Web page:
DOWABOBO, Sled

Country: Nauru

Birth Date: March 31st 1983 (Age 29)

Gender: Male

Height: 174cm

Sport: Judo

Event: Men's -73kg

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Athlete Background Story:

 At the London 2012 Olympic Games this year, there are just two athletes representing the small Pacific Island of Nauru. Ever since Nauru made its debut at the Atlanta Olympic Games in 1996, the only sport they have competed in is weightlifting.

29-year-old Sled Dowabobo is the first athlete to represent Nauru in the Olympic event of judo. “I’m truly honoured to be the first judo player from my country,” he said.

Starting at 13, he decided to take up judo as a recreational activity, and as time went on, he only continued to improve. “I tried judo and I was hooked and found that I was pretty good at it and decided I should go further,” he recalled.

It was a challenge pursuing the sport, but that’s what inspired him to keep going. “One taste of the sport and I just couldn’t let go!” he exclaimed. The training, the competitions and generally being around people that were good at what they did ensured his motivation was not lost.

When Dowabobo first found out he had qualified for the Olympics, it took a few weeks for the news to sink in. Once he realised it was true, that he was going to be representing his home country in the biggest international sporting event of the world, he was ecstatic and his family were behind him all the way.

When my family realised I qualified for the Olympics they were happy and madly excited…It was the most awesome feeling seeing my father and all my family so happy, they were acting like we had just won the lottery,” he smiled. Dowabobo’s huge family including his six brothers, three sisters and over ten nephews and nieces, all support him, emotionally, mentally, physically and financially.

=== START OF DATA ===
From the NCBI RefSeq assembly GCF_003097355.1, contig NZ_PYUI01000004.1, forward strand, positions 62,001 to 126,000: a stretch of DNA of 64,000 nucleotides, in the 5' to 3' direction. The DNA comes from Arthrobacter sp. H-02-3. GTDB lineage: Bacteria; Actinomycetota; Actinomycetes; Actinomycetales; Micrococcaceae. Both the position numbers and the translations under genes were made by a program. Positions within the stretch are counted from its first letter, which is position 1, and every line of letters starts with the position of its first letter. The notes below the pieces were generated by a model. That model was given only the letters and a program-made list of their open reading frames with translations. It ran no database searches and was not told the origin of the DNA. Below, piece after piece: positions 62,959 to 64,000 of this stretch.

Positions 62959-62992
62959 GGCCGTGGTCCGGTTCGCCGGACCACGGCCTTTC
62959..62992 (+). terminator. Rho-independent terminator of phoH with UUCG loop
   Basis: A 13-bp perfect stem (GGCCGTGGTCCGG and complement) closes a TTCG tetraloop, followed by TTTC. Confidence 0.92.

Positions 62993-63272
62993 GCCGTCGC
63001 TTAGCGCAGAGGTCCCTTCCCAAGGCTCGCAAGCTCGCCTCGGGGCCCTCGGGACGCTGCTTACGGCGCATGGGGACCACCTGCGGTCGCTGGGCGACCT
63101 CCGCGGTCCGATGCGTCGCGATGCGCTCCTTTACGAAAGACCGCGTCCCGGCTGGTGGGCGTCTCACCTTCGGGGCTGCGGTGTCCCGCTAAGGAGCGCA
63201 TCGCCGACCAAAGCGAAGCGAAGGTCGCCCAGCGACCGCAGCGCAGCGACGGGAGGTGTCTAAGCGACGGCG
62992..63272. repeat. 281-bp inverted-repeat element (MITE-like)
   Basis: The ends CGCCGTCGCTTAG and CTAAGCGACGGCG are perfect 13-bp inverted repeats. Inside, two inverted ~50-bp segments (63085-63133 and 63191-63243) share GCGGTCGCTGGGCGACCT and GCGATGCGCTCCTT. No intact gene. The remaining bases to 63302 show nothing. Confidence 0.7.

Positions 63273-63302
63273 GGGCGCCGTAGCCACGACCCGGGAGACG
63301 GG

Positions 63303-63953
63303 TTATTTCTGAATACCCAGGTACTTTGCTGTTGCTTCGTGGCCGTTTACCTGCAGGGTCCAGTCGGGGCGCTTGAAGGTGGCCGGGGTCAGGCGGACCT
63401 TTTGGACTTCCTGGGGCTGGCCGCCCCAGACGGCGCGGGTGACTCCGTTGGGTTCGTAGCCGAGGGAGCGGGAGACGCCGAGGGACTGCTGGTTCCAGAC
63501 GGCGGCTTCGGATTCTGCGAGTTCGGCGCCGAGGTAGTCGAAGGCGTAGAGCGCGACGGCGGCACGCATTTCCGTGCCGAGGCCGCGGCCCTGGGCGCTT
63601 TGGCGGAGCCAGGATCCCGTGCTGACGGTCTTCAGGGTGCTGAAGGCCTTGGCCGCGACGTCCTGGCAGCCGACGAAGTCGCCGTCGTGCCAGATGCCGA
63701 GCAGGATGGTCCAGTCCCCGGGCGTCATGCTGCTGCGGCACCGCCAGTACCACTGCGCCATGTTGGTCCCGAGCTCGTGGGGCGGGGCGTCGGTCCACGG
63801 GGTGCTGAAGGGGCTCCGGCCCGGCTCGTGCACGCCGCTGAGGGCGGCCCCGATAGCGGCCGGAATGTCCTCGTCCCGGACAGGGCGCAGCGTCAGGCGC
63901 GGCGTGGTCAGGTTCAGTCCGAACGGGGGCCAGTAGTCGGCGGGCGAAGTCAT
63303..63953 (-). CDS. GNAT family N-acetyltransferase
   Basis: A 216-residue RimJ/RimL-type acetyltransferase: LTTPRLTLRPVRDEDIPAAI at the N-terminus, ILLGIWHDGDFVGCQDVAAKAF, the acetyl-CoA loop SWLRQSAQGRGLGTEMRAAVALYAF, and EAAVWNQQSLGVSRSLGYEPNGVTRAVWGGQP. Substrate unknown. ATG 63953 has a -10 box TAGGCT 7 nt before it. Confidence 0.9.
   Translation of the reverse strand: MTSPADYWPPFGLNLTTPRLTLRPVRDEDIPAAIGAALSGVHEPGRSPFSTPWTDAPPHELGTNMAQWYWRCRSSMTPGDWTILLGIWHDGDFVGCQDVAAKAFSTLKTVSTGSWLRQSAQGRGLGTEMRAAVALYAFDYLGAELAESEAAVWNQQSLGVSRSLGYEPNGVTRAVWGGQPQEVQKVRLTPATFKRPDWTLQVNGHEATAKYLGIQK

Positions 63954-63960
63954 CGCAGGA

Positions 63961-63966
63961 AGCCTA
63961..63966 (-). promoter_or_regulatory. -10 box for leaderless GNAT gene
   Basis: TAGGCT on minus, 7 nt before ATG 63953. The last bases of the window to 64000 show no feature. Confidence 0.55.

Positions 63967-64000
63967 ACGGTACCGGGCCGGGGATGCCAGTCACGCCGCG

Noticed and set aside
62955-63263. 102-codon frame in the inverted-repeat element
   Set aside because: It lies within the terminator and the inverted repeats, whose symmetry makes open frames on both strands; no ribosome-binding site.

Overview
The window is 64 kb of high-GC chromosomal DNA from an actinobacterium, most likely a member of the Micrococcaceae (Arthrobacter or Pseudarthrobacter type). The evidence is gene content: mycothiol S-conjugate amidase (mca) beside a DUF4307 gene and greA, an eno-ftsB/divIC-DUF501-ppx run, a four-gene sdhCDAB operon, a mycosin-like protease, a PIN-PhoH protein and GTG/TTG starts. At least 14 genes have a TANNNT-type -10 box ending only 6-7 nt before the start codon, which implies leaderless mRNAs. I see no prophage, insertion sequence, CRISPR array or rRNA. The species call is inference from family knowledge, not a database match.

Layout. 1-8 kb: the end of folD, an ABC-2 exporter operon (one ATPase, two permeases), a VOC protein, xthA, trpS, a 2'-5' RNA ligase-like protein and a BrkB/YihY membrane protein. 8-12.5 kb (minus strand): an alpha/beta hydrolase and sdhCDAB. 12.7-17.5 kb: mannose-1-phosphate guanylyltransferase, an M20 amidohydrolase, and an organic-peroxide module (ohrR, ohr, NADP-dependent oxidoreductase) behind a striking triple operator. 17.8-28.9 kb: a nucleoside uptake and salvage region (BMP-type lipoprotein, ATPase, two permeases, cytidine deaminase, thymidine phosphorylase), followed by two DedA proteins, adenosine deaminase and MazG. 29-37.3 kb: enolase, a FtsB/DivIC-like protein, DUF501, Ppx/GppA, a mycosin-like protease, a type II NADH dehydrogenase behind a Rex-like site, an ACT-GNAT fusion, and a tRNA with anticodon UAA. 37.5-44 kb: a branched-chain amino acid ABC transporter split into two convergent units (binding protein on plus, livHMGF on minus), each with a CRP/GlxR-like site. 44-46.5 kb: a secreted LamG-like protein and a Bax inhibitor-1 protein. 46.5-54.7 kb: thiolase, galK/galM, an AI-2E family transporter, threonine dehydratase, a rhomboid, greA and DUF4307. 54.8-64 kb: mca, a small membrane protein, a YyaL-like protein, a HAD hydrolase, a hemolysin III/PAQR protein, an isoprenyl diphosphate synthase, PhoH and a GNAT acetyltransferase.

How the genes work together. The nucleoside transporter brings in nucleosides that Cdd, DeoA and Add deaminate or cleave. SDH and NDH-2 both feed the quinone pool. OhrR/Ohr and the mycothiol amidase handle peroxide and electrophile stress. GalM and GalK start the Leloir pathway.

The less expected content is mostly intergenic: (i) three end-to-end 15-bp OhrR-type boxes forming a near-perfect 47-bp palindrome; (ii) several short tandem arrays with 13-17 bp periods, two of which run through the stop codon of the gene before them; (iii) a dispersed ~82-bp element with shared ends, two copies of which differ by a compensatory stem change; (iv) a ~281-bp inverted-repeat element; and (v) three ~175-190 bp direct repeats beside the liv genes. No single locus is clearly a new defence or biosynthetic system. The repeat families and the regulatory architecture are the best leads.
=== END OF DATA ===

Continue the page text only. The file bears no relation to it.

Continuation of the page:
There have been times when it got tough and Dowabobo felt like he should just quit judo, but his family and friends kept encouraging him, spurring him on to achieve better things in pursuing the sport that he loves.

They boost me up when I’m training. I nearly quit, but they keep motivating me to not give up. They keep saying ‘you’re almost there, keep going. Don’t give up,’” he said. “My family and friends supported me 100 percent…I am glad and forever grateful to them backing me up in hard times.” It wasn’t just his family and friends helping him though, “I decided I wanted to go to the Olympics, so I keep motivating myself not to give up…I’m here.”

Dowabobo was happy to have fought in such a high level tournament as the London Olympics this year. He loved his first time Olympic experience, “It’s hard to be part of something big like this. It’s awesome,” he said.

He competed in the Men’s 73kg Judo category and although he put in all his effort, unfortunately he wasn’t able to qualify for the next round. When Dowabobo returns home, with full support from his family, friends and team, he will be back on the mat, looking ahead and training hard for his next big goals of the Commonwealth Games in Glasgow 2014 and the Rio Olympics in four years time.

My ultimate achievement will be to be fighting in the next Olympics hopefully and perform and fight much better and also have more than just one judo qualifier from Nauru,” he said. His country will be very proud with the results, irrelevant of the outcome, because they all know that Dowabobo tries his hardest, and that’s all that counts.

Looking to the future, Dowabobo still sees himself involved with judo in some way. “I'm not sure what I’m planning to do after judo. Maybe work at a job or coach and prepare another future athlete for judo, so can’t really tell…but I’m definitely going to be still involved in judo.”

Coming from such a small country, Dowabobo is embracing all the facilities and opportunities available to keep improving. He’s passionate about judo and loves how sport brings people together.

I think sport seems to have all the same roles in all cultures from all over the world; it builds good characters and discipline and keeps the communities and people closer.”

By Danya Matonti and Jesse Baker of The Reporters' Academy

 

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